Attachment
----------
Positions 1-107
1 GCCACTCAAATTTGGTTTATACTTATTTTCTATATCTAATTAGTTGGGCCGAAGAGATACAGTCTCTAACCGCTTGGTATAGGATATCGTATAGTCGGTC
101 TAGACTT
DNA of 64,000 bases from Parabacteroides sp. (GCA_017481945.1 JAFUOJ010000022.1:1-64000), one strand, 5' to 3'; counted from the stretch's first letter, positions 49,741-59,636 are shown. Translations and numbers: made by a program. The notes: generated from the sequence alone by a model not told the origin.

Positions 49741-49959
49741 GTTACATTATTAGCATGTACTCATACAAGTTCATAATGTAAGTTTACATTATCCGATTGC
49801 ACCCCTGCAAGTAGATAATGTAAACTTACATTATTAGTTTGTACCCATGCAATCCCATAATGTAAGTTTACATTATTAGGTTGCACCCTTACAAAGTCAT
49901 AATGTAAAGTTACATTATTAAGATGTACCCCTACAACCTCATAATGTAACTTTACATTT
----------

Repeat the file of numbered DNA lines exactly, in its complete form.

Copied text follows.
Positions 1-107
1 GCCACTCAAATTTGGTTTATACTTATTTTCTATATCTAATTAGTTGGGCCGAAGAGATACAGTCTCTAACCGCTTGGTATAGGATATCGTATAGTCGGTC
101 TAGACTT
DNA of 64,000 bases from Parabacteroides sp. (GCA_017481945.1 JAFUOJ010000022.1:1-64000), one strand, 5' to 3'; counted from the stretch's first letter, positions 49,741-59,636 are shown. Translations and numbers: made by a program. The notes: generated from the sequence alone by a model not told the origin.

Positions 49741-49959
49741 GTTACATTATTAGCATGTACTCATACAAGTTCATAATGTAAGTTTACATTATCCGATTGC
49801 ACCCCTGCAAGTAGATAATGTAAACTTACATTATTAGTTTGTACCCATGCAATCCCATAATGTAAGTTTACATTATTAGGTTGCACCCTTACAAAGTCAT
49901 AATGTAAAGTTACATTATTAAGATGTACCCCTACAACCTCATAATGTAACTTTACATTT